The amount of technology we use each day has been growing fast, and nowadays technology is present in all aspects of our lives. Ubiquitous computing was the first term to describe this concept of having computing power embedded everywhere around us, but the same concept has later been described with dozens of different terms, each having its own flavor, such as Pervasive Computing or Internet of Things.
Technology changes our behavior
Ever-present technology, like mobile phones, allows us to connect with others and build relationships, but extensive use of mobile phones and social media can also have negative effects on mental and physical health. Not only academics, but also other influencers in the tech scene, such as the Center for Humane Technology, have been trying to raise awareness of how technology steals our attention. Further, many tech giants in Silicon Valley, including Facebook and Apple, have recently started to address the issues of ubiquitous technology and social media by rolling out features that allow users to control the time they spend in their apps.
Business models resting on drawing the attention of users have dominated web-based companies since the beginning of Internet. With the rise of ubiquitous computing the effects of these business models have blended in our everyday lives resulting in different services fighting for our attention wherever we go.
Although one would assume that technology is created to make our lives easier, and thus us happier, the average life satisfaction has remained more or less at the same level over the last 50 years. So, technology isn’t making us happier. At least not directly, and why is that?
Insufficient knowledge or negligence of the effects of ubiquitous computing, like its ever-presence or invisibility, is affecting the users negatively.
It all depends on us
Ubiquitous computing is not inherently bad, in fact it opens doors to more intuitive and calm products and services. One of the reasons why ubiquitous computing has caused problems is the designers’ insufficient understanding of the influence of the ever-present technology on human mind and behavior. For example, the use of graphical user interfaces may not always be the best solution, such as is discussed by Golden Krishna in his book “No Interface is the Best Interface”.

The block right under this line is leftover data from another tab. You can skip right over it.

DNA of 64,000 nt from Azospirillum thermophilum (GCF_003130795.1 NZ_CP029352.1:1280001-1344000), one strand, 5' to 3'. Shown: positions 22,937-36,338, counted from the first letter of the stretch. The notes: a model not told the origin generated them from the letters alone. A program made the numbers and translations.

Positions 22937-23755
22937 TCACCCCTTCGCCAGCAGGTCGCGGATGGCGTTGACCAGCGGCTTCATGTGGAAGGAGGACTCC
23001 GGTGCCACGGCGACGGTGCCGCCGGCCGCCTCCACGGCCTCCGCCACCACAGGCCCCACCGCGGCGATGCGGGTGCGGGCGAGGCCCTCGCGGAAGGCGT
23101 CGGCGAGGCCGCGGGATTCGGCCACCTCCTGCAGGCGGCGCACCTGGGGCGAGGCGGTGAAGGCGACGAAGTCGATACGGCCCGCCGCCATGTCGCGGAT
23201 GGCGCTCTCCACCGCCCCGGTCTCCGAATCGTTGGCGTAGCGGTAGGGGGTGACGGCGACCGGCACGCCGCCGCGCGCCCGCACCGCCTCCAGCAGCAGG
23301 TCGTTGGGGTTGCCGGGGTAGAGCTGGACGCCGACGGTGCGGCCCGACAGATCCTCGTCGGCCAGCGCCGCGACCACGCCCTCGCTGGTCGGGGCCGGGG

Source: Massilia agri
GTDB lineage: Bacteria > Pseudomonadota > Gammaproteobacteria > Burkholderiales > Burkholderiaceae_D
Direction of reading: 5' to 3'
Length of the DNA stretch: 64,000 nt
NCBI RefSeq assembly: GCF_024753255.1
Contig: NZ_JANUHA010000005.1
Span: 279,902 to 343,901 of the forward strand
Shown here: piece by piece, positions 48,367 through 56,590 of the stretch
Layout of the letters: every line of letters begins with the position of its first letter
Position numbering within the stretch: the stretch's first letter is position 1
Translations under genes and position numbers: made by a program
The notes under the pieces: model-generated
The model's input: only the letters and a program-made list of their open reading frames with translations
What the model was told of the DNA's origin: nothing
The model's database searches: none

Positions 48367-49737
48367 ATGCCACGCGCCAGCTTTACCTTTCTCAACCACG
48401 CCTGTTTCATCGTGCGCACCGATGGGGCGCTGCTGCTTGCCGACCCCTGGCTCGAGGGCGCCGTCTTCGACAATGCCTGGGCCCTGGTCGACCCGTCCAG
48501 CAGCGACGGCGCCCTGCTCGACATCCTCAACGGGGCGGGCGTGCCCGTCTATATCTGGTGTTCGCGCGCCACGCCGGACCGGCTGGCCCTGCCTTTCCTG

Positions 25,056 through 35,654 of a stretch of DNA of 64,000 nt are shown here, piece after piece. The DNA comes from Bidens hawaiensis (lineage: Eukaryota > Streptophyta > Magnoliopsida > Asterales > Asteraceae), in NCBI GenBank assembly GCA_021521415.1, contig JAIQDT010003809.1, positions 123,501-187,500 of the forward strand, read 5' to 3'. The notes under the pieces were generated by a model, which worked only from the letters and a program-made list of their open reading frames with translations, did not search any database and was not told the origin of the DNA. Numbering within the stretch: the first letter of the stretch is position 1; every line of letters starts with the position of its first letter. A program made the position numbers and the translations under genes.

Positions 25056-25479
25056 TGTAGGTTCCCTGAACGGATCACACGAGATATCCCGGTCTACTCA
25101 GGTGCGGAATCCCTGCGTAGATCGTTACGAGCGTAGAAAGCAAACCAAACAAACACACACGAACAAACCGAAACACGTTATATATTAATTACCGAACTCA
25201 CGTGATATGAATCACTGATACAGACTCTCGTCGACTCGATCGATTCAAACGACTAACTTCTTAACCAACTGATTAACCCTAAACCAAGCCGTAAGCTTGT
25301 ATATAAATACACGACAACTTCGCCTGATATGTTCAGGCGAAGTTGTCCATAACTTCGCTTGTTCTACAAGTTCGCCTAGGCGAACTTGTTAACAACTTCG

To avoid creating ubiquitous products and services that cause problems, we need to follow a user-centered design process and test our products with real users in real contexts. It seems likely that insufficient knowledge of the effects of some traits of ubiquitous products and services, like their omnipresence or invisibility, is causing challenges. The deeper technology will be embedded into our lives, the more prominent these challenges will be.
We should understand the typical problems that ubiquitous computing may cause to users, and address them early in the design process.
Tapping into the real power of ubiquitous computing
If we could avoid the typical challenges with ubiquitous products and services, we could create better products with a lower investment, as fewer iterations would be needed during the design process. Therefore, I have created a set of design principles that help us avoid these problems and create ubiquitous products and services with a better user experience. Specifically, the design principles are focused on user interfaces. Following these principles will not only create a better user experience, but will also guide us towards a healthier relationship with technology. Considering the pace at which the new technologies are being embedded in our surroundings, it will be more and more important to follow these principles.